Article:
SWARTZ CREEK — What is perhaps the last surviving building from the Crapo Farm could have a new home in Swartz Creek, but it will take a huge community effort.
Swartz Creek Historical Society President Dave Spillane said the structure is an implement shed that the late Dallas Sparks, a former firefighter, salvaged from the Crapo estate in the 1970s.
“They literally cut it in half with a chainsaw, put it on a hay wagon, and took it to Dallas’ house,” Spillane said.
Spillane, himself a former firefighter, confirmed the authenticity of the Crapo shed through conversations with several other firefighters, including Dallas Sparks’ son, Ron.
“Everything lines up historically with the stories we’ve been told,” Spillane said. “I am confident that this is the last known remnant of the Crapo farm.”
With the death of Dallas Sparks’ wife, Lorraine, in May, the family is preparing to sell the Sparks homestead in Clayton Township. They have offered to donate the building, which measures about 20 feet wide by 32 feet long.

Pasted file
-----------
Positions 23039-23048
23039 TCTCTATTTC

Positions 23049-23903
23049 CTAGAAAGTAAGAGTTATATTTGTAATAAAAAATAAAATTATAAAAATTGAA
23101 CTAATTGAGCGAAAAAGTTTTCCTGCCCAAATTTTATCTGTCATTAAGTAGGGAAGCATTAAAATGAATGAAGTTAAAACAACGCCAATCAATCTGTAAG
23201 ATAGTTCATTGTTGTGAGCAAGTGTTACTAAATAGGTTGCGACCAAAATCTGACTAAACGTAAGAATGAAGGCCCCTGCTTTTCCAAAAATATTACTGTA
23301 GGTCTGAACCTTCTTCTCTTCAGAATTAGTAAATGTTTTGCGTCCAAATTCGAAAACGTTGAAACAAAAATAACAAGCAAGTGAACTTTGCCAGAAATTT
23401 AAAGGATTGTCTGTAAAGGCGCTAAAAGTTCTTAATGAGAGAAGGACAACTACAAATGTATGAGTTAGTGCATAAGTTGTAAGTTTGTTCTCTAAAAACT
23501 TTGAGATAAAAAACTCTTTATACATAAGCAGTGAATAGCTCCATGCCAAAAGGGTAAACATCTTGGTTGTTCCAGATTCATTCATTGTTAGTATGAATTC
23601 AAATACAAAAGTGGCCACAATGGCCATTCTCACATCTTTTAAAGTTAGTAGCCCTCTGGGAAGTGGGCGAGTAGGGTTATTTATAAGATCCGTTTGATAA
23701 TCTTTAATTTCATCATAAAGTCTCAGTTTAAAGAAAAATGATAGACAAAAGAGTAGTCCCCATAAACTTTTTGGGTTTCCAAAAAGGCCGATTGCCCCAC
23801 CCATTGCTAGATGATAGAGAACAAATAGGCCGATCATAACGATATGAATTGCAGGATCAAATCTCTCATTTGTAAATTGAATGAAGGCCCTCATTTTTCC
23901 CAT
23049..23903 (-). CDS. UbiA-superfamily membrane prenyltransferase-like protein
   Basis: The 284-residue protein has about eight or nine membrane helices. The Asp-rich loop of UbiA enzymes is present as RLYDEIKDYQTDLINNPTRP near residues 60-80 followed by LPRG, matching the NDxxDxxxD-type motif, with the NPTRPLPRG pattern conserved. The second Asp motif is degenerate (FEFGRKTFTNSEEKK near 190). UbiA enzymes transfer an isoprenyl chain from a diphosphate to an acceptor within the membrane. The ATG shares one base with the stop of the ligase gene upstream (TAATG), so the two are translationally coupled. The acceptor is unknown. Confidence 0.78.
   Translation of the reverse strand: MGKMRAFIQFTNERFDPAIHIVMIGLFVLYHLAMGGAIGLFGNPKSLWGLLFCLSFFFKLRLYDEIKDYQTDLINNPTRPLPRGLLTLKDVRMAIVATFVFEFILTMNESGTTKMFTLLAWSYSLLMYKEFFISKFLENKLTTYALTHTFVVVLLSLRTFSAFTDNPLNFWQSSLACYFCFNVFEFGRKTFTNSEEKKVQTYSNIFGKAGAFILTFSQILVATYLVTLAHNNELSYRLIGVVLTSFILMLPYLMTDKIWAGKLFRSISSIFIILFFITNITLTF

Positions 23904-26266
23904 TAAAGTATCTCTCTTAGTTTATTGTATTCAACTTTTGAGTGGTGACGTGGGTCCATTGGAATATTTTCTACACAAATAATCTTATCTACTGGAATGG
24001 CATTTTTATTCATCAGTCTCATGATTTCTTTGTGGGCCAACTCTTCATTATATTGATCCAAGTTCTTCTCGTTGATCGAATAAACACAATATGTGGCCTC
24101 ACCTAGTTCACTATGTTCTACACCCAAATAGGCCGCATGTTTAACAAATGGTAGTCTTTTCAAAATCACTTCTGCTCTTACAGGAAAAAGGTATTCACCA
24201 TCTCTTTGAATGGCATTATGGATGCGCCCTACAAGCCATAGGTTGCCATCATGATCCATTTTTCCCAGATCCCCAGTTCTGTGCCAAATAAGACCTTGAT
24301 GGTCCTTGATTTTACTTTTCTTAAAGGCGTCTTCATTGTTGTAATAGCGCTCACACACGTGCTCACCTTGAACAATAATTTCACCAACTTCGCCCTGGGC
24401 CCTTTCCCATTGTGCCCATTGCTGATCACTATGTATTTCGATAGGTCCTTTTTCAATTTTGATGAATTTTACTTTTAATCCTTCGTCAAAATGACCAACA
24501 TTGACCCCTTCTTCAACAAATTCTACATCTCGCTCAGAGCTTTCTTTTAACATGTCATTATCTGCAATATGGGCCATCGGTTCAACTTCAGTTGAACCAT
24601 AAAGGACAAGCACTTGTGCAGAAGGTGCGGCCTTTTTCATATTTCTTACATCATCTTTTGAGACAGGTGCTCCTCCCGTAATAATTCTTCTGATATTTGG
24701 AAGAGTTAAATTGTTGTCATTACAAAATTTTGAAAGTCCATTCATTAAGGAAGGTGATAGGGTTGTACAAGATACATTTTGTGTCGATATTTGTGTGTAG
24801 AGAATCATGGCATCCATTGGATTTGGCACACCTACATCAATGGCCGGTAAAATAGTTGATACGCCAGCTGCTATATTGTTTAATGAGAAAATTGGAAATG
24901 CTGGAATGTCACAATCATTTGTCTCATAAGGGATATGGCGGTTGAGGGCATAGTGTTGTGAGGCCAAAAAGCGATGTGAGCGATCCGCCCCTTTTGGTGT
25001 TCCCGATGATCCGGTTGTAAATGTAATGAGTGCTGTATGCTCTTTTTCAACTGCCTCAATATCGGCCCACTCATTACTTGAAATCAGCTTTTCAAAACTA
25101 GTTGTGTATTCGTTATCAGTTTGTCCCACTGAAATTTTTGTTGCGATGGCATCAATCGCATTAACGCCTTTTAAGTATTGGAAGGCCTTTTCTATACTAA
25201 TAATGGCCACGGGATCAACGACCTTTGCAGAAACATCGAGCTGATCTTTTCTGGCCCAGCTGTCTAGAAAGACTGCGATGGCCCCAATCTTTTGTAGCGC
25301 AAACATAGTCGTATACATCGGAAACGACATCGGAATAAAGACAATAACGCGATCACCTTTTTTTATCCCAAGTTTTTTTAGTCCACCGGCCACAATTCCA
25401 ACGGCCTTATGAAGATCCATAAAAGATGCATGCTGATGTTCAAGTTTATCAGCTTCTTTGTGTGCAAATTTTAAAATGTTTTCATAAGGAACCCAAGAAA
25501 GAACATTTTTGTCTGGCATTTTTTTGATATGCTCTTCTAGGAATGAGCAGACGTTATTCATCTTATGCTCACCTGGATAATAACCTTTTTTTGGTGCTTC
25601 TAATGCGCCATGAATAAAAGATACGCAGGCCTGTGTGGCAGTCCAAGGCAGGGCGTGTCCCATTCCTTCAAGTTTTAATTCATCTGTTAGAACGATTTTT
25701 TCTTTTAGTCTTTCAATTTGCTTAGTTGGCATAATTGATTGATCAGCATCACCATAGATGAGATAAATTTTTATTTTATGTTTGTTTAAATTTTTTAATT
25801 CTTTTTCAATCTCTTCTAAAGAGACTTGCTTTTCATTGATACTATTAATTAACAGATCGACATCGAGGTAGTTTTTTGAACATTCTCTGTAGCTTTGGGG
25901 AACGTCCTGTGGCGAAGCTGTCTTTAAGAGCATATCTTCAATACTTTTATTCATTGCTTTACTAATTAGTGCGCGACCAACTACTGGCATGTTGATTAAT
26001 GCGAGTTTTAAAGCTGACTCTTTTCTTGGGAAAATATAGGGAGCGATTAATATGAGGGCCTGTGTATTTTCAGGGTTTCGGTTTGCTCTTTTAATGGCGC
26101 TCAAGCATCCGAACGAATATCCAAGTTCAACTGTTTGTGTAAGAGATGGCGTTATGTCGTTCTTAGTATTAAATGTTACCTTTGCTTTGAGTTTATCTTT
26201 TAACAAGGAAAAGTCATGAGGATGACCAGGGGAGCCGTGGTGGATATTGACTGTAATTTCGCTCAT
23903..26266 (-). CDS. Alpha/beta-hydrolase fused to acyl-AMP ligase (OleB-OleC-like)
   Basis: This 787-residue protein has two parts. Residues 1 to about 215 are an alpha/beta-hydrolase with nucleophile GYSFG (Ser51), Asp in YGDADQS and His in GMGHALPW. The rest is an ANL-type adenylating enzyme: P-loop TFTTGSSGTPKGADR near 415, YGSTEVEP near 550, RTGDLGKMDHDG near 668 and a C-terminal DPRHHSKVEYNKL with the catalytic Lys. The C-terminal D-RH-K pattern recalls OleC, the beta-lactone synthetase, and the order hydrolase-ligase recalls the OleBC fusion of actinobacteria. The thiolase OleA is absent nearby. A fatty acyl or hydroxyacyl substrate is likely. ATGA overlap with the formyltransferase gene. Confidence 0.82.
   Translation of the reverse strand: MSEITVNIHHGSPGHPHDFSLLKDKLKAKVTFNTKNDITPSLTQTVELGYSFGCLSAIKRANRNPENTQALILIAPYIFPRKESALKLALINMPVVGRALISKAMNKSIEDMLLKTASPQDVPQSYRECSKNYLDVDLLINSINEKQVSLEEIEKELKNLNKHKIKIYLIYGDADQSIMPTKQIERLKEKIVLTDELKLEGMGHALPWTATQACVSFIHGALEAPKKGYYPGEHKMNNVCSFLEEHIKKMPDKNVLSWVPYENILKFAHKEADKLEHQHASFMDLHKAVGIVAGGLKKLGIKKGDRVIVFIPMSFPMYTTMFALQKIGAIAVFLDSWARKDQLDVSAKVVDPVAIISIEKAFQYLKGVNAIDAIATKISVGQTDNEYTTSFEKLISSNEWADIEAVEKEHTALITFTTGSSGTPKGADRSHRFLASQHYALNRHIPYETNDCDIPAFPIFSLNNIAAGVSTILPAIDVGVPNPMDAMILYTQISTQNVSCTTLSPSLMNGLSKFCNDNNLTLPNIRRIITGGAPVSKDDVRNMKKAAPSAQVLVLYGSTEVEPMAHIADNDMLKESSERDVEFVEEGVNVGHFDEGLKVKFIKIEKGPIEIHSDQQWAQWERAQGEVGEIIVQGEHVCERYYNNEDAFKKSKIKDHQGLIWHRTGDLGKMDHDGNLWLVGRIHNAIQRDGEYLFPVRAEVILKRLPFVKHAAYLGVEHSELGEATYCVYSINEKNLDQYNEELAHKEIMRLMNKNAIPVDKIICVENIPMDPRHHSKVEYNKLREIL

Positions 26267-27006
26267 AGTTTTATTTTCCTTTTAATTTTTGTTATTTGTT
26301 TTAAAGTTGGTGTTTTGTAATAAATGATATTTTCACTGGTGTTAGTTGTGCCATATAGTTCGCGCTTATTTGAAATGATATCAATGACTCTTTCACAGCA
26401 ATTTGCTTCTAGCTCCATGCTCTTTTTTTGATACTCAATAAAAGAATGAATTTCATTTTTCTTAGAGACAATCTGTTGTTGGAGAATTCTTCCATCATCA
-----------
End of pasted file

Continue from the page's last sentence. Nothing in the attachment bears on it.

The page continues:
Spillane, who believes the shed was built in the 1930s or ‘40s, has asked that the city accept the donation, and find a place in one of the parks where it could be used as a picnic shelter.
“Structurally, it’s in pretty good shape,” he said.
He and his wife, Lisa, who is a curator for the Historical Society, are hoping the structure can be returned to what was originally Crapo property, which would include Abrams Park, a city-owned lot at the southwest corner of Hill and Seymour roads, or at Cappy and Fairchild streets.
They would not be opposed to placing the building in the park on Bristol Road, which is currently being developed into the Otterburn Disc Golf Park.
“It (the disc golf park) is not Crapo grounds, but it’s an area where (the building) would get used and there is a need there,” said City Manager Adam Zettel. “There are a lot of places it could go where it would have value and where it makes sense.”
Zettel said he will work on getting some cost estimates for moving the building. He also asked for a written statement from the Historical Society to use on an interpretive sign.
Jim Barclay, president of the Swartz Creek Parks and Recreation Advisory Board and member of the Historical Society, said another area resident is interested in donating a large rock from the Crapo property, which would provide an appropriate place to affix the sign.
“There are some (Crapo Farm) artifacts, such as a well pump and a bell, that have been saved and donated over the years,” said Spillane. “But a structure? This is not going to happen again. This is a once-in-a-lifetime situation.”